This all sounds great, but hydroponics can be quite expensive, with buying all of the equipment and building greenhouses. The plants and equipment also need expertise to be operated.

Bye bye soil. Image credits: Tess Watson

Hydroponics

For classic hydroponics, plants are grown on a medium and nutrients are delivered to the roots through a special water solution. Some examples of produce that are easy to grow this way are lettuce, tomatoes, radishes, celery, cucumbers, berries, melons, grapes, and herbs.

Your salad could be grown in a greenhouse instead of a field. Image credits: Ryan Somma

The plants are grown on a medium, which provides a base, similarly to how soil provides a base for plants. Having good water and air retention is an important feature. Some of the most popular are coconut coir, which is made from discarded husks from the coconut industry. Rockwool is similar to fiberglass but it is not biodegradable and the dust can be hazardous to human health. Clay pellets can be cleaned and reused, but are quite heavy. Growstones are made from recycled glass mixed with calcium carbonate for a lightweight and porous structure, like lava rocks. There are many other options such as sheepwool, rice husks, brick shards, packing peanuts, and perlite.

A huge brick of coco coir. Image credits: MatiasMiika

The types

There are also many different set-ups that can be used with different costs and advantages.

  • Wicking systems are passive and do not use any pumps. A wick (such as a piece of rope) brings the water and nutrients to the plants’ roots. This system is good for small plants that do not require a lot.

How wicking works. Image credits: Kirk Gordon

  • Deep water cultures use a reservoir with nutrient solution, in the which the roots are suspended. A pump supplies oxygen to the roots.
  • With the nutrient film technique, plants are grown in channels with a nutrient solution constantly running through these channels. The roots are not completely submerged in the water and the water is then recirculated.
  • In ebb and flow systems the plant roots are systematically flooded a few times a day with a nutrient solution. Gravity drains the solution away and pumps provide oxygen.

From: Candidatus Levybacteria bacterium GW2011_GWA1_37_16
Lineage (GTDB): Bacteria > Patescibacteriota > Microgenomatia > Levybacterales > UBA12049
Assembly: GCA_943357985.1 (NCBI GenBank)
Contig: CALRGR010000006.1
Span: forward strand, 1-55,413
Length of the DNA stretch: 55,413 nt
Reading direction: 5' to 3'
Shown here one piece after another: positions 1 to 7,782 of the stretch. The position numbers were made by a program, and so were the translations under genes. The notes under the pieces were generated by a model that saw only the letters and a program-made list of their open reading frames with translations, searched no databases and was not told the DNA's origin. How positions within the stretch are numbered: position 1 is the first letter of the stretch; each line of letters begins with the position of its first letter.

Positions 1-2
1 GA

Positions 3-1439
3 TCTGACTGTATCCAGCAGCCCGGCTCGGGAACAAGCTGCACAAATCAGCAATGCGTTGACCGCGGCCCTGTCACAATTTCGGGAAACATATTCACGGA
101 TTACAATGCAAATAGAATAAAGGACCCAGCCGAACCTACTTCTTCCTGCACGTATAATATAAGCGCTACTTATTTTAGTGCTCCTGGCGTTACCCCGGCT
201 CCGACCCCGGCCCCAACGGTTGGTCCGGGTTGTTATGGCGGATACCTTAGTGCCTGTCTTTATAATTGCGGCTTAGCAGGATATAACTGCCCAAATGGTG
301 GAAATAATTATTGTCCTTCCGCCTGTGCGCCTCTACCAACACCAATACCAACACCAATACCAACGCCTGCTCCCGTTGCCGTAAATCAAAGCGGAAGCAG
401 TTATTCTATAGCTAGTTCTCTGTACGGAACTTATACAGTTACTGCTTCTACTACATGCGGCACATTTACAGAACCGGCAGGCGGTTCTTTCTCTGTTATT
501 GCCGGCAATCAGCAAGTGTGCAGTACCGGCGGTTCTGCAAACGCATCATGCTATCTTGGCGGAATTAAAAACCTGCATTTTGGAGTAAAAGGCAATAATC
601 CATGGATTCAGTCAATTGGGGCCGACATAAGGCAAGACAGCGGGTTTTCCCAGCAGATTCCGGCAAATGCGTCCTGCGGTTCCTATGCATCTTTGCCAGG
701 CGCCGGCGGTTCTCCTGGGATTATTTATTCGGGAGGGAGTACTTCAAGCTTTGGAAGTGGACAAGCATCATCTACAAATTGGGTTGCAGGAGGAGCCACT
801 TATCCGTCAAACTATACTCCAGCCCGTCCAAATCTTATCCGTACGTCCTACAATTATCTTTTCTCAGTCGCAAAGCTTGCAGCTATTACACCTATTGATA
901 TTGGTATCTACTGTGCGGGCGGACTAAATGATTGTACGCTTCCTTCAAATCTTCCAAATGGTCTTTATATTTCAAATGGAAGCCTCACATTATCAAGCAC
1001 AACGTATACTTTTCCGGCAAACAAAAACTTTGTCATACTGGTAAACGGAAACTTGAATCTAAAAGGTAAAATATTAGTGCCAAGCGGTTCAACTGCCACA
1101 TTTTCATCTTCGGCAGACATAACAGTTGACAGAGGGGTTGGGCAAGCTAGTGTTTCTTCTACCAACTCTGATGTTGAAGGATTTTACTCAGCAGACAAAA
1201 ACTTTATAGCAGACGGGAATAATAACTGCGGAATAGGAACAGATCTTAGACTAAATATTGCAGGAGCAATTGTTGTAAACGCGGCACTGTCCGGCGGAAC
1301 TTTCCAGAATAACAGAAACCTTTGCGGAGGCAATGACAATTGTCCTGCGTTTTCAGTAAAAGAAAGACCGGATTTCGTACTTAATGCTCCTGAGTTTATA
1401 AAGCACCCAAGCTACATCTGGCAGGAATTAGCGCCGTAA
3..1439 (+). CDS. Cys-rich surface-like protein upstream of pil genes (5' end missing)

• Drip systems are used often commercially. The nutrient solution is kept in a reservoir and pumped through tubes to each plant.

In aeroponics, plants roots freely dangle in an enclosed space. A nutrient solution is regularly sprayed on the roots. According to NASA, this system can reduce water usage by 98%, fertilizer by 60%, and pesticides by 100%. The root is aired out and remains dry, which reduces the risk of disease. There is more control over the root system and it is more cost efficient than other systems. Most plants can be grown with aeroponics, with the exception of fruit trees and root vegetables. NASA is leading this research because it has the potential to sustain human colonies on other planets. For human visits to Mars, aeroponics will likely be used because it uses little water and power and results in a high food output per area.

Fancy some space salad? Image credits: Richard Stoner II

 Fish + plants

It’s possible to combine aquaculture and hydroponics into aquaponics. The fish waste provides a food source for the plants and the plants filter and clean the water. Microbes and worms make the system work by converting the ammonia from fish waste intro nitrate, which provides the nutrients for the plants. Without the microbes, the fish excrements would build up and make the water toxic, instead the bacteria break down the toxins and recirculate them. Both plants and fish benefit; fish disease is rare in aquaponic systems and plants are also healthy.

An aquaponic system with catfish. Image credits: Ryan Somma

Green leaf vegetables, roses, and onions do well in this system. Tomatoes, cucumbers, peppers, melons have high nutrient requirements and can only be grown in aquaponic systems with high densities of fish.

Freshwater fish are usually raised in these systems. Tilapia is the most popular fish because it can tolerate crowding and changing conditions. Bluegill, catfish, perch, and cod are also raised this way. The plants are grown with one of the hydroponic techniques.

Tilapia can withstand crowding and changing conditions. Image credits: Bjørn Christian Tørrissen

DIY

If you’re a home gardener, it’s not too difficult (or expensive) to create your own simple hydroponic system. It can be as simple as growing an avocado seedling in a glass of water to creating your own nutrient film cultures.

Grow your own avocado plant easily! Image credits: KVDP

Why and how do jellyfish sting?

Ah, beach holidays: sun, water, sand, jellyfish… jellyfish?! It’s true that jellyfish are one thing to watch out for when you are swimming in the ocean. They’re hard to see, quite often nearly transparent, and many species can give painful stings. These stings are used as a defence mechanism and for capturing prey— and they can be dealt with easily to minimize pain.